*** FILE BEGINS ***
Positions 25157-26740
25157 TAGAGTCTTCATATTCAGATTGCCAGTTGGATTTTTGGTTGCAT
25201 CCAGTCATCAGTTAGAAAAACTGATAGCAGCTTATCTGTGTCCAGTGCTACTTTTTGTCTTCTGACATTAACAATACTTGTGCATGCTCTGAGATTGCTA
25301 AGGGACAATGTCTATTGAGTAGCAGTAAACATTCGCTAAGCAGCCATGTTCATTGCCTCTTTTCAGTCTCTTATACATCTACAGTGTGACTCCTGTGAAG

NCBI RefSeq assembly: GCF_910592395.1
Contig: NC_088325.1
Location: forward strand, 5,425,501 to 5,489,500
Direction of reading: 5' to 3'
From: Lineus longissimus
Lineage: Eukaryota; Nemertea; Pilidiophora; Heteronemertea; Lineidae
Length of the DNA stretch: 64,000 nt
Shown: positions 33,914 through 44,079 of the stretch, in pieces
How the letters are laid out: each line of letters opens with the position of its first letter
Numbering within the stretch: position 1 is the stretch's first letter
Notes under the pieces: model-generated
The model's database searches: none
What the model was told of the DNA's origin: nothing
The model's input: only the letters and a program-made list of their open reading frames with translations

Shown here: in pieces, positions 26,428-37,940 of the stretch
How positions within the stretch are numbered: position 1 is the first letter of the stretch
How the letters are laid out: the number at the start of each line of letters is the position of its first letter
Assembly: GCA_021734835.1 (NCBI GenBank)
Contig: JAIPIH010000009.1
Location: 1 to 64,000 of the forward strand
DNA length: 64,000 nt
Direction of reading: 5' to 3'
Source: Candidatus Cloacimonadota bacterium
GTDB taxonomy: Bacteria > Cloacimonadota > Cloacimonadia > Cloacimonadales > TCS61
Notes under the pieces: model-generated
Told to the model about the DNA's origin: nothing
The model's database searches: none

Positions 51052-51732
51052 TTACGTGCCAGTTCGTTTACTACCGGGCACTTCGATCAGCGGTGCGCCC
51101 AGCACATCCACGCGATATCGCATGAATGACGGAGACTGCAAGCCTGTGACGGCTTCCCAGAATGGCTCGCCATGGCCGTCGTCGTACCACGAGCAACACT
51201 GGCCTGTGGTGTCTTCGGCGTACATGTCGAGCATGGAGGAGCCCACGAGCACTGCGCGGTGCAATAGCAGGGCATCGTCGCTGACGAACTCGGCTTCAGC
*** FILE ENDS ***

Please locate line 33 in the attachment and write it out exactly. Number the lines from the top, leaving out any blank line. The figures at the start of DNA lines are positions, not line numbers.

51052 TTACGTGCCAGTTCGTTTACTACCGGGCACTTCGATCAGCGGTGCGCCC